How the 'human and machine' model will transform customer service
This week, October 1-5, is National Customer Service Week and should be a celebration of the improvements and advances that have been made in this area of business. One key advancement is the automation plus humans customer service model, which is garnering more attention as businesses look for new ways to increase efficiencies, reduce costs and boost the bottom line while maintaining and improving customer loyalty.
That said, applying AI and automation in customer service also needs careful thought. Get it right and customer experiences will be ones of efficiency and positivity, but get it wrong, and customers will leave in droves - often quite noisily. So, what are the key considerations?
Understand your audience
This precedes all else. Where are customers located? How are their demographics? Has the importance of language and culture been considered? For instance, would customers in France - a country renowned for its staunch protection of the French language - be put off by a chatbot that attempts to communicate with them in English? More than likely, oui.
Demographics such as age, location and nationality really do matter. According to a survey by LivePerson, for example, European customers tend to be receptive to chatbots, while more than half (59 percent) of Americans prefer talking to a human over a machine. So, do your customer research and ensure this drives your decision-making when it comes to offering ‘man’ or ‘machine’ - or in an ideal world, both.
All of these factors must be carefully considered if optimal customer experiences are to be upheld as automation becomes more entrenched in the customer service landscape. Companies that can recognize these nuances and act upon them will reap significant competitive advantage.
Think product - and do what’s right for your customers
Is your product easy to use? Are you B2B or B2C? Would automation complement your existing customer service operations? Do you have physical contact with customers, or are purchases conducted online?
These are prudent questions that every organization should be asking before any form of automated technology is added to the customer service mix.
In general terms, if your product is complex in nature - such as a laptop or printer, it makes sense to have helpful humans on hand to solve customer problems. In these instances, many would argue that the application of a fully automated customer service help desk would only frustrate buyers at a time when they are searching for human understanding and experience.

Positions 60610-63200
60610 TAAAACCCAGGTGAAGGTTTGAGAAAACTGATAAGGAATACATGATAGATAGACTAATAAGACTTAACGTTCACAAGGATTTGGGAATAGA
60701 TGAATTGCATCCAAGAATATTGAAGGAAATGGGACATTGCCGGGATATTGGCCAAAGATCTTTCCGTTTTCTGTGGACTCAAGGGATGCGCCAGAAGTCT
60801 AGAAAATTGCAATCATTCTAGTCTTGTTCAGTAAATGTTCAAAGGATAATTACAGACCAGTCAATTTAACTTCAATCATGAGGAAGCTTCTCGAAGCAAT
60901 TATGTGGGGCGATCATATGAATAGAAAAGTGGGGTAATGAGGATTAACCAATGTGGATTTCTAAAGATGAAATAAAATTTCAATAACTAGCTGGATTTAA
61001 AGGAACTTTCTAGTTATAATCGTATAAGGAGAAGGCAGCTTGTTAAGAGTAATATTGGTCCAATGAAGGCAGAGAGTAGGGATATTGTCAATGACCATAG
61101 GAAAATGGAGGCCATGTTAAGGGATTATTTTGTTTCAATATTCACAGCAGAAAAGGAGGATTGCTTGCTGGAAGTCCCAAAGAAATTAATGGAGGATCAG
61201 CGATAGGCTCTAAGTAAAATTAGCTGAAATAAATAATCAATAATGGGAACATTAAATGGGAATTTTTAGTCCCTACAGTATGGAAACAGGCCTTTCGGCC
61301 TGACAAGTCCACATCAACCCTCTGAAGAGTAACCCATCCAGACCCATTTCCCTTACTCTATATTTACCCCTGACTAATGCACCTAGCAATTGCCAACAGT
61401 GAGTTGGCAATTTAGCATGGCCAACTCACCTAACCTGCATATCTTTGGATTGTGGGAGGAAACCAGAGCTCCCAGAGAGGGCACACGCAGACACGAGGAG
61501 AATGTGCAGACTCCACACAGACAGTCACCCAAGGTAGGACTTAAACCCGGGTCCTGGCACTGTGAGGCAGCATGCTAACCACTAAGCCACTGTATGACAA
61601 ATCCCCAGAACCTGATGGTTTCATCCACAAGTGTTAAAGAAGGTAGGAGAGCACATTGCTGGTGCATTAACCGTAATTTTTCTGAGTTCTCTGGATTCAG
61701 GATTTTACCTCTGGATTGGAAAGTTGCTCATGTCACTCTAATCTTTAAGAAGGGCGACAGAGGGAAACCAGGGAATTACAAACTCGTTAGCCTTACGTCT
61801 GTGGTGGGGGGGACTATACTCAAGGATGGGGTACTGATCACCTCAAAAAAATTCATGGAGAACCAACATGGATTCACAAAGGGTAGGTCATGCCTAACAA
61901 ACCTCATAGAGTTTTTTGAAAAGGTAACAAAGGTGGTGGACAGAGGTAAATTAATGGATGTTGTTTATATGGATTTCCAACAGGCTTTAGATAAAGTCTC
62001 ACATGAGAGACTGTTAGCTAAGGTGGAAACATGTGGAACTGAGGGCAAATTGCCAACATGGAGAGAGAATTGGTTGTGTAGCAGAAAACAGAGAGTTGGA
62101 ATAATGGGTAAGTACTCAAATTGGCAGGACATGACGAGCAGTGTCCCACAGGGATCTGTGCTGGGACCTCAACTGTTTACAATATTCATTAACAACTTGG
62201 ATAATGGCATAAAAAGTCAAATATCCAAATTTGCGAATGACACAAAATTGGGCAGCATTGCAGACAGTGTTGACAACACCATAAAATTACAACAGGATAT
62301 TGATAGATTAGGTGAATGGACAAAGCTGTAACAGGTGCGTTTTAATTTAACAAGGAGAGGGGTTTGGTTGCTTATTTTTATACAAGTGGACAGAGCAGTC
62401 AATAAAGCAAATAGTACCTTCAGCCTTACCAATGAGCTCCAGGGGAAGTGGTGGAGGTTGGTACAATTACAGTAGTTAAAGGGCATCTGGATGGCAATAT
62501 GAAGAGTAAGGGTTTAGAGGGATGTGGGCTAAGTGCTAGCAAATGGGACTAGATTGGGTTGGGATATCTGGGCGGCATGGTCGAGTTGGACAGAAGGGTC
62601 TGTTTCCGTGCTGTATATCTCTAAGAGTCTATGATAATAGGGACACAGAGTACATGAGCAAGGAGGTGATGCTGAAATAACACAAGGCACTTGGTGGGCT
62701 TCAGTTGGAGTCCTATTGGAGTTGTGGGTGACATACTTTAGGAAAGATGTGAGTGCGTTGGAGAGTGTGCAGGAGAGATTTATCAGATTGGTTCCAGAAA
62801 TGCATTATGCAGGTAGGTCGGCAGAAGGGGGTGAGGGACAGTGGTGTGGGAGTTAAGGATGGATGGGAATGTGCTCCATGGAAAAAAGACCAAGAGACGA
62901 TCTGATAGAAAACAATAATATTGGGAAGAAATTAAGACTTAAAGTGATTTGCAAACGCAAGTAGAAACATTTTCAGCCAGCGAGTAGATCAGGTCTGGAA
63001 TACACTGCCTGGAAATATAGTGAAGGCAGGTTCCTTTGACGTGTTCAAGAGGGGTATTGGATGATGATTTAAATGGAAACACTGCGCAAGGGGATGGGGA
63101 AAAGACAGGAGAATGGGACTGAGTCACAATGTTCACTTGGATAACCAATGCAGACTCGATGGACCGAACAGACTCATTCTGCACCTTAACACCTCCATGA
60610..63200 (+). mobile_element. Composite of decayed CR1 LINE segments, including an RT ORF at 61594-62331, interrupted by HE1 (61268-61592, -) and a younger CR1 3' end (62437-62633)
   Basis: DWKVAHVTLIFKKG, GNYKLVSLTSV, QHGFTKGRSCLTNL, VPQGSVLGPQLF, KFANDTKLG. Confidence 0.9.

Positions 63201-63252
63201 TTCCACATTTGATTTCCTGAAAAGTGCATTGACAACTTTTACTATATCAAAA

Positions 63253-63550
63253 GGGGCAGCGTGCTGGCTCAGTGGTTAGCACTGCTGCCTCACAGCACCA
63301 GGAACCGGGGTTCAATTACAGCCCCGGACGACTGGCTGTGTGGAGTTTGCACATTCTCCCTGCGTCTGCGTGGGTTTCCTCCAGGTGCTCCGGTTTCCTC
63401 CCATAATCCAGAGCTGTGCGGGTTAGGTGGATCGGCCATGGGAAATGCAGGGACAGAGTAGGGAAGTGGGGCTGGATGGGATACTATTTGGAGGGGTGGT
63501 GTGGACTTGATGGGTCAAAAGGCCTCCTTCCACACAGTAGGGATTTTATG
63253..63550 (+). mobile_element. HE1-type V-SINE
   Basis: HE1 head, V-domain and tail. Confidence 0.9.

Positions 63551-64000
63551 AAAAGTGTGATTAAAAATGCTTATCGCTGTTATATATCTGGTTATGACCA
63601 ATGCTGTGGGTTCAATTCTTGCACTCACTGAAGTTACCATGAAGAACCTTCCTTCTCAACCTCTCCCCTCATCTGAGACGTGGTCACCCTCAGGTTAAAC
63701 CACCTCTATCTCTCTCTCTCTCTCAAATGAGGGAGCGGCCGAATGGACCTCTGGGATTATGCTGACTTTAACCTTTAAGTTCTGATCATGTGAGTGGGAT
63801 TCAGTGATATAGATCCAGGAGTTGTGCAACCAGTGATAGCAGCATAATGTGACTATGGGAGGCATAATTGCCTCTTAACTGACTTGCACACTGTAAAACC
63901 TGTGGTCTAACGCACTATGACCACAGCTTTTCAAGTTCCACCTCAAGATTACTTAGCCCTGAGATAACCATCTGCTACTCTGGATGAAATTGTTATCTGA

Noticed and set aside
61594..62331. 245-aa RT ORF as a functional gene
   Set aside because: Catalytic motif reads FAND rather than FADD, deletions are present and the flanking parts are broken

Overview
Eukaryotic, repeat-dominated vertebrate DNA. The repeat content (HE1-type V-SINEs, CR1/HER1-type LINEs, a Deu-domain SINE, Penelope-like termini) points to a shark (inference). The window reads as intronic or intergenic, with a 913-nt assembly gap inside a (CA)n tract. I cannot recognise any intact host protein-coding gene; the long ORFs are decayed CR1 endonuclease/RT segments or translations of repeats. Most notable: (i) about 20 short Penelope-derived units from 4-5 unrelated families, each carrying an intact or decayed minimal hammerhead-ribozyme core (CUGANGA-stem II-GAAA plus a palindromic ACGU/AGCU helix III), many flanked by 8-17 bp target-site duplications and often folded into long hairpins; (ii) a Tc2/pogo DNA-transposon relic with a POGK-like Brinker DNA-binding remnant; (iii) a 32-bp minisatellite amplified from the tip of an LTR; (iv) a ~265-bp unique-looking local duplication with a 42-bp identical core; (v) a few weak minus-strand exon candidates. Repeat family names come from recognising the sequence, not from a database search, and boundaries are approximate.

That’s not to say that automating customer service on some level isn’t a good business strategy for companies with more complex product offerings, however. The secret to success lies in being able to apply automation and AI in conjunction with humans so that customer interactions can be enhanced at every opportunity.
Start small and keep it simple
When it comes to commonly recurring customer queries, automation can be an especially powerful tool. You know the ones - refund requests, cancellations, order status enquiries … the basic, day-to-day interactions that many are already automating to differing degrees, but all to great effect.
But if you’re a company leader unfamiliar with or new to automation, how do you know if automation is right even for these most basic of customer exchanges? In short, test the waters, and keep people at the helm to oversee your customer service experience and operations and to provide complementary or enhanced support.
The good news is that automated interactions will only become more tailored and efficient in the future as more businesses turn to AI in order to understand conversations in any language, automate repetitive processes and solve customer problems faster than the competition.
Ultimately, it’s not a matter of AI and automation replacing customer support agents but rather enabling them to become ‘super agents’. And, the advantages that these ‘super agents’ pose for business growth are undeniable - from visibility (AI knows everything your users are doing, your customer support team does not), to sheer productivity (AI doesn’t need to sleep, eat or take time off).
Inevitably, the decision to add automation to the customer service mix requires smart decisions and a solid understanding as to where and how automation can achieve cost savings while always fostering better, more personalized customer experiences.